A recent article in the Globe's Ideas section explored the claims made in a new book, by literary critic Richard Halpern, that Norman Rockwell may have included sexual imagery in his paintings. On a Boston.com message board, Globe readers argued both sides of the case.
It takes a lot to get me to interrupt my Sunday reading of the Globe, but the article about Norman Rockwell did it. What kind of pervert looks at a perfectly innocent painting of a young girl and sees a sexual image? I think someone should keep an eye on this guy.
I think Richard Halpern is the ``dirty old man." He sounds like a seventh-grader who interprets every other word as having a sexual connotation!
Not everything has sexual undertones. I think it's a mistake to look at everything through 21st-century eyes and mentality. Sometimes a painting is just a painting, not a vision into some dark soul.
Rockwell's paintings were timely and very well done, and his subjects were of the highest standard. Another example of how our ``great liberal" schools are screwing up the thoughts of the world.
Art is up to the beholder, not the critic. The critics get remunerated even when they are wrong, just like the weather person. Who do we need, the Rockwells or the intellectuals?
I liked the article. As an art professor, I could see the humor in it. Oftentimes I think art historians are thinking deeper than they should regarding artists' motivations, and sometimes I think the art historian isn't taking the artist seriously enough. But as I read the reactions here, it's [also] true that the minute you mention sex in conjunction with an American icon like Norman Rockwell, you're asking for closed minds to respond.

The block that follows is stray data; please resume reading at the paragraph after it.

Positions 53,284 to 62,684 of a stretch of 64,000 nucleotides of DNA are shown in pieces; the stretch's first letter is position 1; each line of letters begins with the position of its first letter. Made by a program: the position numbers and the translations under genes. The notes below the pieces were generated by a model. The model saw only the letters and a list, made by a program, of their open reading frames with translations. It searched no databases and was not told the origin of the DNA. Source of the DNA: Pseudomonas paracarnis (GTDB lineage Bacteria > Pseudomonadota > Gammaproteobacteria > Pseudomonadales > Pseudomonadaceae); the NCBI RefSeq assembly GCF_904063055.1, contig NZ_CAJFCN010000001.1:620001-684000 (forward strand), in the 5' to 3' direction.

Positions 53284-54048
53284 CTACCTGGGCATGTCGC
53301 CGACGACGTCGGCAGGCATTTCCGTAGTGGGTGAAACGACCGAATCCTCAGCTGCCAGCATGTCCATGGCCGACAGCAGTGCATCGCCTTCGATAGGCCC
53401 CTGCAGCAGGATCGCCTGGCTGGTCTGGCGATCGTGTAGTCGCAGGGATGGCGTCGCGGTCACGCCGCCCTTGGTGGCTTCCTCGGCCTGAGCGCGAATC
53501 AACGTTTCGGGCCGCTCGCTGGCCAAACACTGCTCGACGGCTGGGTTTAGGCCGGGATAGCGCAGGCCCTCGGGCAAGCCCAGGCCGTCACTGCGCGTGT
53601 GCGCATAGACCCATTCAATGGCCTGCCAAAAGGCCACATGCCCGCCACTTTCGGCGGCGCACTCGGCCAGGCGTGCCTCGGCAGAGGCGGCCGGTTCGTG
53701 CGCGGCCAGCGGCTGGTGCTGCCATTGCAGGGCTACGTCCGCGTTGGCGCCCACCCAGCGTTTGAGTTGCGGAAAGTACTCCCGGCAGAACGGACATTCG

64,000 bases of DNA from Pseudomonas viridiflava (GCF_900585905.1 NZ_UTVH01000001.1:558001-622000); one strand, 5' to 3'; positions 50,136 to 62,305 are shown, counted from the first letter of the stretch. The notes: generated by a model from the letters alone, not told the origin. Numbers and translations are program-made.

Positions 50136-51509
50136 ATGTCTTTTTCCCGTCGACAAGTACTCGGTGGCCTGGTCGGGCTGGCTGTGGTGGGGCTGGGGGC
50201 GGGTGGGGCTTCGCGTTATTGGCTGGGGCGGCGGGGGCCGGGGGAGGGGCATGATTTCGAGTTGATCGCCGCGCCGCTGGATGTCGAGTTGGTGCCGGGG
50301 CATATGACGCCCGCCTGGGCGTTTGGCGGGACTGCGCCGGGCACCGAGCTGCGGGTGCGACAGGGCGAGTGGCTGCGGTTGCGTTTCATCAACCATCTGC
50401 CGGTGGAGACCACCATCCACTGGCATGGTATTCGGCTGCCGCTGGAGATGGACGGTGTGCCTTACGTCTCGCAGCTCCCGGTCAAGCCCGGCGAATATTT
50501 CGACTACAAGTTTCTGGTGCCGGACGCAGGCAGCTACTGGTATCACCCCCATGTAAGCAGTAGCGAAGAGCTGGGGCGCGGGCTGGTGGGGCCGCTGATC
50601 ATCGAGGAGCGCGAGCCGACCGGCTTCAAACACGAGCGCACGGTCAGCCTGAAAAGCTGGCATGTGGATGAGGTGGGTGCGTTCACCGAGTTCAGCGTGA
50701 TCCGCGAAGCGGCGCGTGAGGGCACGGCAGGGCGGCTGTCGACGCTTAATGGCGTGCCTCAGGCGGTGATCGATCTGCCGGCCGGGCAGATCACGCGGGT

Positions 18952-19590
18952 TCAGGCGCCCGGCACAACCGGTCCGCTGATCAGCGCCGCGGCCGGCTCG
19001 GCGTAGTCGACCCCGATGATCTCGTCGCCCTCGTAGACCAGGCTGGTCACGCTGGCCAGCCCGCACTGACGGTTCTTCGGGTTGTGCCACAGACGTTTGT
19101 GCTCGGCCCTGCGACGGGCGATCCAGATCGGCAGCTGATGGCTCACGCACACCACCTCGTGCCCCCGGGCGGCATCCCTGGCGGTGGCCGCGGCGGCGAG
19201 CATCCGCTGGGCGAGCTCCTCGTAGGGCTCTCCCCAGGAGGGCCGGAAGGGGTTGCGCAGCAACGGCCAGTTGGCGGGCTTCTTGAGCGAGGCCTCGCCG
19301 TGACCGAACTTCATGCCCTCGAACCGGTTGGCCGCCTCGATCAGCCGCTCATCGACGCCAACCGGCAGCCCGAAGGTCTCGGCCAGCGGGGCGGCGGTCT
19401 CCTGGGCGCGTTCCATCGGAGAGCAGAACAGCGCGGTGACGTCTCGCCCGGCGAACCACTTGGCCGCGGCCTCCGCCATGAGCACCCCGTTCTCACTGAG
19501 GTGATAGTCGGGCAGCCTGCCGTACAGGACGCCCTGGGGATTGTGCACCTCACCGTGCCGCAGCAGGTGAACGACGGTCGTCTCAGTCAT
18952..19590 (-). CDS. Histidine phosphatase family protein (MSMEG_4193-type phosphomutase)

What a crock, another bunch of malarkey from another wacked-out professor of higher education helping us to understand the inner demons at the root of all of our self-indulging blah blah blah.
I have to agree with Halpern in a small way. There is some innocent sexuality visible in many of Norman Rockwell's paintings. [But] I do not see his work as being dark or even as sexual as Halpern does. We cannot judge Norman Rockwell's paintings using our 2006 sensibilities. He and his paintings were from a place and time where people were not as openly sexual as they are today.
Rockwell's work is uplifting to those who believe there ever was a time and space or culture or community in average or hometown America that was as Rockwell depicts it. The ``heritage" he painted was a fictional artistic form. Rockwell knew that. Remember that most of Rockwell's income was from ``paintings" that were but magazine covers for the Saturday Evening Post. We clutch our idols and our folklore here, not the facts.
Rockwell painted scenes from domestic life. We are human, and sexuality is part of our identities. Rockwell didn't paint pornographic images, he didn't objectify anyone -- he made his artwork more complex by including the real juiciness (albeit in undertones) of what it means to be alive. I think Halpern is getting flack because he's just brave enough to write about what he sees -- and we're all too ashamed to admit that sex isn't dirty. Way to go, Halpern!